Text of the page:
The latest request for a judicial review of the age limit provisions for presidential candidates (capres) or vice presidential candidates (cawapres) has been submitted again to the Constitutional Court (MK), this time by a group of students from Solo. Previously, a number of political parties and regional heads also filed almost the same lawsuit regarding the presidential age limit for presidential candidates and vice presidential candidates, asking for a reduction in the minimum age limit from 40 years to 35.
Chairman of the National Council of the Setara Institute, Hendardi, assessed that the judicial review proposed by Solo residents was very political because the applicant asked for an interpretation and constitutional meaning of the age limit provisions to be interpreted as saying that the requirement was “40 years of age or having served as governor/regent/mayor”. In other words, Hendardi said, the applicant again took anticipatory steps if the Constitutional Court had already decided to reject a similar application in three cases that were close to being terminated.
Apart from that, said Hendardi, the Solo student does not have legal standing because the person concerned is not currently running or will be running for president. “Well, there is an indication or tendency or phenomenon to target someone or a group of people so that they continue to insist on lawsuits like this,” said Hendardi.
SETARA Institute: The Constitutional Court is not a trash basket court
According to Hendardi, the MK is the Constitutional Court, not a basket (garbage) court which can examine all cases or is the place for all citizens to seek justice. Nor is it the place of elites, by orchestrating citizens, to use this instrument of justice to seek power.
Chairman of the National Council of the Setara Institute, Hendardi (Photo: personal)
For the sake of legal certainty, Hendardi encouraged the Constitutional Court to immediately hold a plenary session to read the verdict, bearing in mind that the presidential election stage will enter the registration period on 19-25 October 2023. Delaying the reading of the verdict that has already been decided is the same as delaying justice, he stressed. Delaying justice means denying justice as per the doctrine of “justice delayed justice denied.” This means that the Constitutional Court’s decision will be meaningless for upholding constitutional life.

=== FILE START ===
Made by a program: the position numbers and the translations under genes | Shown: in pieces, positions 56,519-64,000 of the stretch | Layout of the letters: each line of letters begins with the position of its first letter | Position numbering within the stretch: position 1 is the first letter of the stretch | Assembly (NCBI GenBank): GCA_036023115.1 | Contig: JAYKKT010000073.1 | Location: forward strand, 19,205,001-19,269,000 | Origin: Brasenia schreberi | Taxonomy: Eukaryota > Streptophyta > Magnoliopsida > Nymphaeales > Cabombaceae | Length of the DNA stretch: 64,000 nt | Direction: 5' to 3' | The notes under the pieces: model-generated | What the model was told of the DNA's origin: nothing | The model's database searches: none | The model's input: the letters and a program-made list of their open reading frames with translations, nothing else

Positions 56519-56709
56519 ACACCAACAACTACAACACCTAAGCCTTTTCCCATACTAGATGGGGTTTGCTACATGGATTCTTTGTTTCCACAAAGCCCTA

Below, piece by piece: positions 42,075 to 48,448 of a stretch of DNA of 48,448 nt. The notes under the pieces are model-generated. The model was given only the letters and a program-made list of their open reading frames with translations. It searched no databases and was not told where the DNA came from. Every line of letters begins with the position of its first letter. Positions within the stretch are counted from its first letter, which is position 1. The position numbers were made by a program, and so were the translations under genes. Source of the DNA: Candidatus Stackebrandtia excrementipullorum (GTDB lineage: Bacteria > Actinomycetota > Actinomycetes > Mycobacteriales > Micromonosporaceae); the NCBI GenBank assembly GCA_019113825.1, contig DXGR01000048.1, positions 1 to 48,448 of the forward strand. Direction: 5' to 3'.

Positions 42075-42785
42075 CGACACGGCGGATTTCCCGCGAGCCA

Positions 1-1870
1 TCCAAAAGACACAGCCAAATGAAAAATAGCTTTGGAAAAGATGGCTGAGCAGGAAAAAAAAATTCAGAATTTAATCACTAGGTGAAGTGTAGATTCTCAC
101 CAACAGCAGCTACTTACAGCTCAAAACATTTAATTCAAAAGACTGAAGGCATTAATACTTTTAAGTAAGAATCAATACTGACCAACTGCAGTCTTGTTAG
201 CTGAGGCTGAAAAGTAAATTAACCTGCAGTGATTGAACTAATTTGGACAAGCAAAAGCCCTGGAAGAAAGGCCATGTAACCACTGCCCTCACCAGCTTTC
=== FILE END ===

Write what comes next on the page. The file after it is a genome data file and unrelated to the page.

Speeding up the reading of the decision is also important to provide lessons for citizens and elite groups who continuously convey the argument that it seems as if the age limit for presidential/vice presidential candidates is discriminatory, so it must be interpreted differently. In fact, the Constitutional Court has long categorized the issue of regulating the age of public officials as not a constitutional issue.
The age limit for filling public positions, said Hendardi, is clearly not the authority of the Constitutional Court, but the authority of law makers, namely the DPR and the government. “That’s what I want to encourage is that the Constitutional Court immediately carry out or speed up the reading of the decision,” he stressed.
From the perspective of human rights and the constitutional rights of citizens, since the beginning the Constitutional Court has emphasized the limits of the interpretation of discrimination, which is often used as an argument and argument for testing the constitutionality of norms. Many people have misguidedly used the argument of discrimination, which is actually a form of different treatment under different conditions.
Research conducted by the SETARA Institute for ten years on the performance of the Constitutional Court and released in 2013, noted that this institution had made a broad contribution to providing limits on the meaning of the concepts of discrimination and non-discrimination.
According to Hendardi, different treatment or differentiation can be justified as long as it is not based on religion, tribe, race, ethnicity, group, class, social status, economic status, gender, language and political beliefs, and is not carried out arbitrarily and exceeds the authority of the former. Constitution.
Tulisdem: Determining Age Requirements for Leaders is Not the Authority of the Constitutional Court
A member of the Advisory Board of the Association for Elections and Democracy (Perludem) Titi Anggraini said a similar thing. According to him, determining the age requirements for a state leader is not the authority or domain of the Constitutional Court, but of the legislators, namely the People’s Representative Council (DPR) and the government.
Titi Anggraini, Member of the Advisory Board of the Association for Elections and Democracy (Perludem). (Courtesy: Private)
However, Titi believes that in formulating age limits, legislators should not be arbitrary. They should conduct discussions openly, transparently, accountably, and involve meaningful community participation.
“The choice of age limit must also be able to optimally accommodate the political participation of all classes and groups. “Moreover, the current anatomy of Indonesia’s population and voters, 56 percent of whom consist of those under 40 years old,” said Titi.
This should also be accommodated through the choice of age requirements that are able to accommodate the role of young people in the political realm.
Previously, the Coordinating Minister for Political, Legal and Security Affairs, Mahfud MD, said that the Constitutional Court did not have the authority to change a law, including the age limit for presidential and vice presidential candidates in Law No. 7 of 2017 concerning Elections.
Mahfud said, based on its authority, the MK could only cancel a law if it violated the constitution. According to him, as long as the statutory regulations do not violate the constitution, the Constitutional Court cannot cancel or change these regulations. (fw/em)